We came back at three o’clock in the afternoon, giving the spray five hours to dissipate. With great trepidation, I opened the front door and peered in. There were still a lot of spiders everywhere, but none were on the walls or ceiling. All of them were on the floor, table tops, the fireplace mantle and shelves. They were unmoving.

It took my wife until 9 at night to vacuum up all of the spider corpses. She did the kid’s rooms first so they could watch television or use their computers. At six we sent out for pizza. I spent the time before dinner shoving boxes of decorations into garbage bags -outside, of course. I took the garbage bags into the kitchen and microwaved them for 15 seconds before taking them back outside to inspect them for spiders. I found some, but they were done in by the microwave, which also had a negative effect on some of the decorations. The angel that sat atop the tree had been turned into a hunchback and other plastic goods suffered as well.  The following day we made  a trip out to buy some new decorations.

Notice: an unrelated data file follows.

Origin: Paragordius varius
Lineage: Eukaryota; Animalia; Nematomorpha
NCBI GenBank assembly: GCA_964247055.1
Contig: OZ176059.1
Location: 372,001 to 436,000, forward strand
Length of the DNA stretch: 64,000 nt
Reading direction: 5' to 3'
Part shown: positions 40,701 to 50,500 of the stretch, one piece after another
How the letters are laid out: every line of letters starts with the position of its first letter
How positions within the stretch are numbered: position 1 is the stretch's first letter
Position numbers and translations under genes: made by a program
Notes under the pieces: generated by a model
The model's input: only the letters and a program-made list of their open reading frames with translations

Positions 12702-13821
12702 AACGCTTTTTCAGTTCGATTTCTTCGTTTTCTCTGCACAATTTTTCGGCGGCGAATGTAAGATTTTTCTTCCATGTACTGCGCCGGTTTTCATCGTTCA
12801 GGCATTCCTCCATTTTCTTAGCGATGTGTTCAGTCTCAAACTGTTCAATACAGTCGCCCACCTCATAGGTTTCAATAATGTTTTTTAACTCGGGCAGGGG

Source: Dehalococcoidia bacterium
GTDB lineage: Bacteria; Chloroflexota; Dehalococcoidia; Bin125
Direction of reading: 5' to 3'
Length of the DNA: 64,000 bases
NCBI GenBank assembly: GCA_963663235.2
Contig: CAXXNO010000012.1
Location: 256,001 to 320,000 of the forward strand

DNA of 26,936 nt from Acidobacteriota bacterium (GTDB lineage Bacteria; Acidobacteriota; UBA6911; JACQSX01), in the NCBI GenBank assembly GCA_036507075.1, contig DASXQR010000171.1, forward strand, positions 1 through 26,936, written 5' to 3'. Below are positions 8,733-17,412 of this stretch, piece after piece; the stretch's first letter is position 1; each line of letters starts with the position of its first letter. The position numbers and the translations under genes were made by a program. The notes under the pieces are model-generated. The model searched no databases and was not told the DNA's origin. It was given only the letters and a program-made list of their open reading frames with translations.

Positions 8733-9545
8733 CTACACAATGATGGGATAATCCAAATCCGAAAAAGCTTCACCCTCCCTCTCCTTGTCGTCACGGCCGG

When the day came to buy a tree, the kids gleefully ran around the lot inspecting the trees. They had it down to a choice of about twenty when my daughter shrieked and ran to me and held my leg. She was shaking and wide eyed. She had discovered a spider in one of the trees she’d looked at. An hour later, we carried our brand new artificial tree into the house to set it up.

These days we pack our decorations carefully sealing the boxes we store them in completely. We also spray them with insect spray before we close them up. It makes for a much merrier Christmas that way.